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I think all of us writers write for joy: we’re driven to create worlds with words, just as painters create with their palettes and brushes. But, some of us are looking to push further with our words, to reach a greater audience. We want that valuable place on someone’s bookshelf (or a tab in their e-reader).

There are many, many stages to becoming a published writer. First, you’ve got to have a story. You write, you edit, you tweak. You set it aside, write something else, come back again. You send out copies to betas. You find a critique partner. You get yourself a story editor and a copy editor (maybe they’re one and the same, maybe not). You tap the brain of your old journalism buddy to help you write a tagline. You treat your friend in advertising for help with your sales pitch. You scour the Internet for tips on writing a great query letter. I could keep adding to this list forever…!

There are some terms and abbreviations many if not all writers use, these days. I’m going to start off a list of them, because I know some of them puzzled me when I first saw them. So, hopefully, you can learn from my ignorance. (Hey, at least I’m good for something!)

Hrvatski enciklopedijski rjecnik

I write in English…yet, sometimes, it feels like a foreign language!

  • ARC – Advance Reading Copy (or sometimes Advance Review Copy), an almost-ready-for-publication copy of the manuscript (which may still have a few errors) that is sent out prior to publication in order to be reviewed. (provided by Vanessa-Jane Chapman)
  • Beta Reader (beta): A beta reader is a draft-reader. Often, someone with whom you can bounce off your early draft ideas. Some folks like to offer beta readers a very loose first draft; others give their betas a close-to-finished product. That’s your decision, as a writer. Many family members or friends should be considered beta readers, since – odds are – they’re not professional writers and/or editors…and their job is really to boost your confidence. Beta readers can also become Critique Partners.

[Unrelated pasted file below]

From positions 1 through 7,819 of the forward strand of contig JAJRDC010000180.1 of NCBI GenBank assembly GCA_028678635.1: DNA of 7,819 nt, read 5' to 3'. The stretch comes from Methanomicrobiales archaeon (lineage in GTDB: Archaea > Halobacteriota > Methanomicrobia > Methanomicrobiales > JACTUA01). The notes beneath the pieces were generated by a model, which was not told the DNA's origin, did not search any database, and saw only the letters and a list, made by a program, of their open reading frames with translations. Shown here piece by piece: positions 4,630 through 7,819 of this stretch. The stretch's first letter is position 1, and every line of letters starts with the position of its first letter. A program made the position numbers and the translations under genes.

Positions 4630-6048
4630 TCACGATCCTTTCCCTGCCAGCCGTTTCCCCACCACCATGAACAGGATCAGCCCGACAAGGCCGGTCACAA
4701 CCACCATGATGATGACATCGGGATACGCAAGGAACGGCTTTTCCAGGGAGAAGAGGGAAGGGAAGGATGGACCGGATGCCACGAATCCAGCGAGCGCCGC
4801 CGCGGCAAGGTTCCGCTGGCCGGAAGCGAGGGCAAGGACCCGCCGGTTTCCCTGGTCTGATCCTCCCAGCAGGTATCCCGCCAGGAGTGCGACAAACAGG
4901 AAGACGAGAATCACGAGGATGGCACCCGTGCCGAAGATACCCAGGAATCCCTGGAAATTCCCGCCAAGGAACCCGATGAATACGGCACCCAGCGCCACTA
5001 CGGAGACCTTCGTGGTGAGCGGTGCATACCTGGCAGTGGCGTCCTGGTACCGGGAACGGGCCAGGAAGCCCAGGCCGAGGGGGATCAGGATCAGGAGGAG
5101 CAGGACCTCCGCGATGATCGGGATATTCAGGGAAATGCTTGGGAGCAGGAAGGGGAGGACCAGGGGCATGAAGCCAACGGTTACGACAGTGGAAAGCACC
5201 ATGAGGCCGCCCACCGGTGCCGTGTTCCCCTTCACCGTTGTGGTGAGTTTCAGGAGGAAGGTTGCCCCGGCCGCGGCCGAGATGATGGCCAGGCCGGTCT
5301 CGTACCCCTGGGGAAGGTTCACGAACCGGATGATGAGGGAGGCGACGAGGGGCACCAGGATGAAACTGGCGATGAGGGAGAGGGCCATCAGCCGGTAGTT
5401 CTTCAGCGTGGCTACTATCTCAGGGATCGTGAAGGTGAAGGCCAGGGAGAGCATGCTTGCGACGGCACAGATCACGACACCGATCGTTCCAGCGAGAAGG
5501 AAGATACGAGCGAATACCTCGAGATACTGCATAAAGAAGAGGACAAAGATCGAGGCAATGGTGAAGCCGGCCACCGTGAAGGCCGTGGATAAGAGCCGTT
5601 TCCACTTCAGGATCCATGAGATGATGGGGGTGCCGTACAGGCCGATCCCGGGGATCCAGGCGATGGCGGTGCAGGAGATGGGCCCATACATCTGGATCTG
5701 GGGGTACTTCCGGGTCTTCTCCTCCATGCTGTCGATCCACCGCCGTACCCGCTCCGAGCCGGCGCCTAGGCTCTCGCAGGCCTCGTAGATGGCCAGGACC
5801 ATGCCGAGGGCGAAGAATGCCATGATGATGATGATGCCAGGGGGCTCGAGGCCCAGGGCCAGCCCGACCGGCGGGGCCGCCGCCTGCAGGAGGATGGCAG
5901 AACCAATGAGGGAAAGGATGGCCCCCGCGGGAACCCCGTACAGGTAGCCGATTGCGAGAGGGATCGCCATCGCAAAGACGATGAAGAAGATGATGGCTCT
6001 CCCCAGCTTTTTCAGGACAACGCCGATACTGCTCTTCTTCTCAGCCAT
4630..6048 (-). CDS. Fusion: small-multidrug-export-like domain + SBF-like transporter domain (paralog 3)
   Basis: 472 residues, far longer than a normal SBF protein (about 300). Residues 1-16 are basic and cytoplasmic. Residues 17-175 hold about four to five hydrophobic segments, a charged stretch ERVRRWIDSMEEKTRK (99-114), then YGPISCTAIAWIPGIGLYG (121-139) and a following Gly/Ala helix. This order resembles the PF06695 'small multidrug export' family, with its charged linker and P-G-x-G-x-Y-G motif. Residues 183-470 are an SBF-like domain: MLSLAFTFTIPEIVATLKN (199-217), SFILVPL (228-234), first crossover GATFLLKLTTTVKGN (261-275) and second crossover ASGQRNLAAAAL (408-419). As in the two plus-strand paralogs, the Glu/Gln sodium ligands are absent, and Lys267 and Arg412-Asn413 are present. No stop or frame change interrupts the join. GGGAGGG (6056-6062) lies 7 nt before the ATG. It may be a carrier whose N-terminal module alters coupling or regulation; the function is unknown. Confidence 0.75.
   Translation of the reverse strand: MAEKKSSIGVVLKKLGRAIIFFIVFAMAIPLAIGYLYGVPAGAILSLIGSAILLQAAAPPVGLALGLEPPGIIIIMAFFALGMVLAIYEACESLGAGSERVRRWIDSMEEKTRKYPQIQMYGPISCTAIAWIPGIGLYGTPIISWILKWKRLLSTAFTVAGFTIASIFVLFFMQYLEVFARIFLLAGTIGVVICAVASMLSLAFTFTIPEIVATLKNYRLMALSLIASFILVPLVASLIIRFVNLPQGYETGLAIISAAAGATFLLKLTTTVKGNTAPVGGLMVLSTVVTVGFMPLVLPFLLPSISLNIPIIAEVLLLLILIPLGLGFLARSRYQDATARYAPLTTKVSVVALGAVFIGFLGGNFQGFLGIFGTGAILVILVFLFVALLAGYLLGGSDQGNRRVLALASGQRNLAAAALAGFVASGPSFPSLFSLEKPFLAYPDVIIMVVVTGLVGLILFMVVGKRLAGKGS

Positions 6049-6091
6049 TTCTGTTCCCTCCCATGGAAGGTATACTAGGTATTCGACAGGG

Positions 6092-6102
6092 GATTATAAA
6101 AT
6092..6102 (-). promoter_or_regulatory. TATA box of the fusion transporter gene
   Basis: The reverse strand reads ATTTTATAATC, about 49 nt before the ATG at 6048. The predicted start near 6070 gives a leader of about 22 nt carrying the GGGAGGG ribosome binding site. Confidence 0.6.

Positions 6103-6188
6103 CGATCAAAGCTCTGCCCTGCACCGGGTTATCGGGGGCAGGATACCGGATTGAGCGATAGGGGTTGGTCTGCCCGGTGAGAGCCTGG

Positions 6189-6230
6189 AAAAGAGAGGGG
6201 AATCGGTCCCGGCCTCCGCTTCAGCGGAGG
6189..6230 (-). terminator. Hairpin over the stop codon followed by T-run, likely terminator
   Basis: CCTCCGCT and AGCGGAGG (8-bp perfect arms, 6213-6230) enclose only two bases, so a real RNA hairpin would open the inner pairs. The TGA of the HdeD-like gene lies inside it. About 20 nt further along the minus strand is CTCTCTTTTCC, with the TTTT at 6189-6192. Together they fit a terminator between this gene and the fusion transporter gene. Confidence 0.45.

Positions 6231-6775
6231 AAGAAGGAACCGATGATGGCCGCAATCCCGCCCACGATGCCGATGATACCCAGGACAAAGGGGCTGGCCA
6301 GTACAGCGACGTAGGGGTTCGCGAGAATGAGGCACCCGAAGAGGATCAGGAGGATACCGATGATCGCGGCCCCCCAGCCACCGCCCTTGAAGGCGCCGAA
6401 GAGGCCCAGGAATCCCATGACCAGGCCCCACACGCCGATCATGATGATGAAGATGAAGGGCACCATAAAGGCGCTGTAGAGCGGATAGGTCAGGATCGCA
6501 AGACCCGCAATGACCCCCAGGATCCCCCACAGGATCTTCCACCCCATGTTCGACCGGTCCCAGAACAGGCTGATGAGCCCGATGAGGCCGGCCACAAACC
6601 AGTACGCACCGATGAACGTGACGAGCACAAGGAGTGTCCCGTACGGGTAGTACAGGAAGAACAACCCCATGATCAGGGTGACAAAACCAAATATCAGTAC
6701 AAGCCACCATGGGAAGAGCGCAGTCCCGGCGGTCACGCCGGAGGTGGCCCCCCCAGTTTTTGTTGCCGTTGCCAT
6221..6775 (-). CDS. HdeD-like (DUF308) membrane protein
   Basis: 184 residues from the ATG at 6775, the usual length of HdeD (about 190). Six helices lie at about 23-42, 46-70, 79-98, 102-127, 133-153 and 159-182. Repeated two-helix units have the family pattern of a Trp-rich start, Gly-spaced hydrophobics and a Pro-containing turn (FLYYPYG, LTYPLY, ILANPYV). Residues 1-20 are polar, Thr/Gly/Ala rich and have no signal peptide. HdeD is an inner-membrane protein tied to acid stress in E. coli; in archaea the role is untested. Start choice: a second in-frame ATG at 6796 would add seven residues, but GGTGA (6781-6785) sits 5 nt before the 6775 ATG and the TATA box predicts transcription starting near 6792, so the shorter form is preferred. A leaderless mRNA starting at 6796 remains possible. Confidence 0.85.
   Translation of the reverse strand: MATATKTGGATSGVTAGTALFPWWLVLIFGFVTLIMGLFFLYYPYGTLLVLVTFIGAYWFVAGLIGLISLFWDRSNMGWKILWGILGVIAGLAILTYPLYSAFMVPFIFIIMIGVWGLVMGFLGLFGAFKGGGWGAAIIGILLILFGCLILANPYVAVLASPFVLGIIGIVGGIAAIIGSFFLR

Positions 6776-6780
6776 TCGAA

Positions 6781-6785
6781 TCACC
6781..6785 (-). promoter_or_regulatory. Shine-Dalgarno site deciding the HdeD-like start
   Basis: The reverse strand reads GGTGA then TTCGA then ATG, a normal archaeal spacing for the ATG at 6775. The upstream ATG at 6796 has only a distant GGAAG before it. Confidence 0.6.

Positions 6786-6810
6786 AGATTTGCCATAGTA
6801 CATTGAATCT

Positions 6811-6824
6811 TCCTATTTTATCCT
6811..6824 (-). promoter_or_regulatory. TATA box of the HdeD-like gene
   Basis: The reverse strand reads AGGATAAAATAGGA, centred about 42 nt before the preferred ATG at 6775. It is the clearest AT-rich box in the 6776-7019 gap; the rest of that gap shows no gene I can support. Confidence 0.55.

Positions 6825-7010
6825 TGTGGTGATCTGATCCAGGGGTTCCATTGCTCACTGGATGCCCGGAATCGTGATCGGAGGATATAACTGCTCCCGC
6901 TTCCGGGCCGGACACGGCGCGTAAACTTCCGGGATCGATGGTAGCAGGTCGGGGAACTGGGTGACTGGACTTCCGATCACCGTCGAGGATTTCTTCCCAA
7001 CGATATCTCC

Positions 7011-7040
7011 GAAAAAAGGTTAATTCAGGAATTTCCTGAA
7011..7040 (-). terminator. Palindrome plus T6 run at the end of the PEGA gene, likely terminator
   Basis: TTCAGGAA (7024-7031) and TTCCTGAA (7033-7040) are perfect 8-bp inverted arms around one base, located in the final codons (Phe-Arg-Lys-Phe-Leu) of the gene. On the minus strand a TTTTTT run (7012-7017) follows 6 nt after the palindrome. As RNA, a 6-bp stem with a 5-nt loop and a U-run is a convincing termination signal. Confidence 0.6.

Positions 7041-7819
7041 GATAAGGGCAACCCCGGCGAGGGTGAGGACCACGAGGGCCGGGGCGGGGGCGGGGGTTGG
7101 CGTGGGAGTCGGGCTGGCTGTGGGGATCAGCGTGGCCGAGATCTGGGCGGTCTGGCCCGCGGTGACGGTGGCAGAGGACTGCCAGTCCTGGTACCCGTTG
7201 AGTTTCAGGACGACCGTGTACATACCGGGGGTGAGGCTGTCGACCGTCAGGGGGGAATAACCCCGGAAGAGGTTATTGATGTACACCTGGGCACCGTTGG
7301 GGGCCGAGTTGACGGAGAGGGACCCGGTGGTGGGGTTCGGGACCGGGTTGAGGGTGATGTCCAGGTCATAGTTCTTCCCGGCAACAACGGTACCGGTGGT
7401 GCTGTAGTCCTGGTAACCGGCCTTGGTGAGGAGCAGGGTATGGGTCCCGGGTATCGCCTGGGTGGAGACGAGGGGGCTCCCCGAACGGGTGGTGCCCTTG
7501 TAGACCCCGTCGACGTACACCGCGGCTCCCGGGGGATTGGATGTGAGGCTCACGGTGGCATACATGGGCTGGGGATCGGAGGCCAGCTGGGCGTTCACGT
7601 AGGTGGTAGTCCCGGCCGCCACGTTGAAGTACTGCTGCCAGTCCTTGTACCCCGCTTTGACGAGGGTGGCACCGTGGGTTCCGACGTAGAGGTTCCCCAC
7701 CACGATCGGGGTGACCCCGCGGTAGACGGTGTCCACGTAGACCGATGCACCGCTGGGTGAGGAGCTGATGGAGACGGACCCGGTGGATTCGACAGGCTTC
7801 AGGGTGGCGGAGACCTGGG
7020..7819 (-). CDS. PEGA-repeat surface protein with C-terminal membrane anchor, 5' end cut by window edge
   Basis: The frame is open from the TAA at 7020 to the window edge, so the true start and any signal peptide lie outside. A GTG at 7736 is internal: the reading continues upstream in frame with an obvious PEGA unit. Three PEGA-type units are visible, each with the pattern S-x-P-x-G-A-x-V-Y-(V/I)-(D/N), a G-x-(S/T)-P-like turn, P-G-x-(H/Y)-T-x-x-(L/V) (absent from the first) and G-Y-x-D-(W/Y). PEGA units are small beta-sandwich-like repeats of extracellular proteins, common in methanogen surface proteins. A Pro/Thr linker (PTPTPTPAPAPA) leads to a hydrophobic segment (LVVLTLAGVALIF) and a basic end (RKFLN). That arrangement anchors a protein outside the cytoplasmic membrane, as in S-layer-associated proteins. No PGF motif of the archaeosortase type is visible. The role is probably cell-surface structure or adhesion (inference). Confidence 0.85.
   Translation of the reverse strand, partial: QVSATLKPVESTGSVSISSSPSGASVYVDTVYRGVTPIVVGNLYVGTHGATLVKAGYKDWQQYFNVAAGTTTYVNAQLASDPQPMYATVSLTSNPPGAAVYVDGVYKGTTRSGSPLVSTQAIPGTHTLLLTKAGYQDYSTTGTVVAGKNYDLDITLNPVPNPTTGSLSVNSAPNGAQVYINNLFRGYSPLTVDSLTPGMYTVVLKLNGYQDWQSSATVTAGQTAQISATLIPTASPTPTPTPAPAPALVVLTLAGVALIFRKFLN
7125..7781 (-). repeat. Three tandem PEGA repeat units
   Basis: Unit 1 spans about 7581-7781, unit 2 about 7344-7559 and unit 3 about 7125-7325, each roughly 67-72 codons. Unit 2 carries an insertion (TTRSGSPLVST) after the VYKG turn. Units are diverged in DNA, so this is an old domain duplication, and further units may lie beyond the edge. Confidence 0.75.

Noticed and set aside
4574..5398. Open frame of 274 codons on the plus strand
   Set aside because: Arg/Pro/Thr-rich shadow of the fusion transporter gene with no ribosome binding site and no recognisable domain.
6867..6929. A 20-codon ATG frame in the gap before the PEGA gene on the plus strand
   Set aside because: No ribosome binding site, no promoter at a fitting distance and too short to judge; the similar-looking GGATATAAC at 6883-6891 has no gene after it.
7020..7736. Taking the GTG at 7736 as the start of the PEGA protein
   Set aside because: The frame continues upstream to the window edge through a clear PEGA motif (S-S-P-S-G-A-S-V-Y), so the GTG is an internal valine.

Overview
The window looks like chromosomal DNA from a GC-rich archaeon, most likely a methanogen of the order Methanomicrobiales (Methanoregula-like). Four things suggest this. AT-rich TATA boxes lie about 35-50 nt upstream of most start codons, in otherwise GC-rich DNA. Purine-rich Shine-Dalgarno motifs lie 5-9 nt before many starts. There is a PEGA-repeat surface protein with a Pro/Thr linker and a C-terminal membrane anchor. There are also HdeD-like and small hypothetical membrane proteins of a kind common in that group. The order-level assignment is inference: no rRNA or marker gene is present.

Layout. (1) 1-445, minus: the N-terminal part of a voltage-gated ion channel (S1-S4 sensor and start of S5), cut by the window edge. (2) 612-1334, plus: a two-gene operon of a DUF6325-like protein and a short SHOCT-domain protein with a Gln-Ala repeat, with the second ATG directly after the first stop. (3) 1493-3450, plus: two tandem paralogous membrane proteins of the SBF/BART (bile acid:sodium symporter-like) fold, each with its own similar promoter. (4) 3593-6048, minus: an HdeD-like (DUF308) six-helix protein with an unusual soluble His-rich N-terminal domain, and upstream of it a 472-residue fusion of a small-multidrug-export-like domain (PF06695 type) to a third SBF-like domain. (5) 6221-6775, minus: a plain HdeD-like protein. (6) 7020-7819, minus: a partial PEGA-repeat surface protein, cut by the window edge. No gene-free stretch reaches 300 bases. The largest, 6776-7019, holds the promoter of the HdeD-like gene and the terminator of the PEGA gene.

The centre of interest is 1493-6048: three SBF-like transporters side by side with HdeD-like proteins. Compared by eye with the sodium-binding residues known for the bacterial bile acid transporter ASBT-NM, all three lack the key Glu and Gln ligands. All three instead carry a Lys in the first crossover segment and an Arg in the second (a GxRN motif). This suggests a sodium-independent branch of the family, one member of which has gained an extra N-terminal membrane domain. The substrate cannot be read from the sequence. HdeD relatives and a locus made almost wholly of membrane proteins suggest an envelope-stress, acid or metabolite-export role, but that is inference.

• Bio: Not the class at school, but your Author’s Biography. Your biography is where you can toot your own horn about your writing/publishing experience, your outlook, what awards you’ve won, and so on. Be careful to keep this short and sweet, especially if you’re writing a Query letter.
  • Critique Partner (CP): For the longest time, I’d see people mention CP and think they were talking about Unix commands! Then, I realized they meant Critique Partners. A critique partner is like a beta reader on steroids. This is someone you truly trust with your story, to show you where there are plot holes and lag, but also where your dialogue is fresh and your description vivid. It’s a marriage relationship between writer/reader: you give honest, helpful critique, and you get honest, helpful critique in return. It’s not a relationship to enter into lightly. Critique Partners are sometimes a writer’s last personal step before they ship a manuscript off to an editor or agent.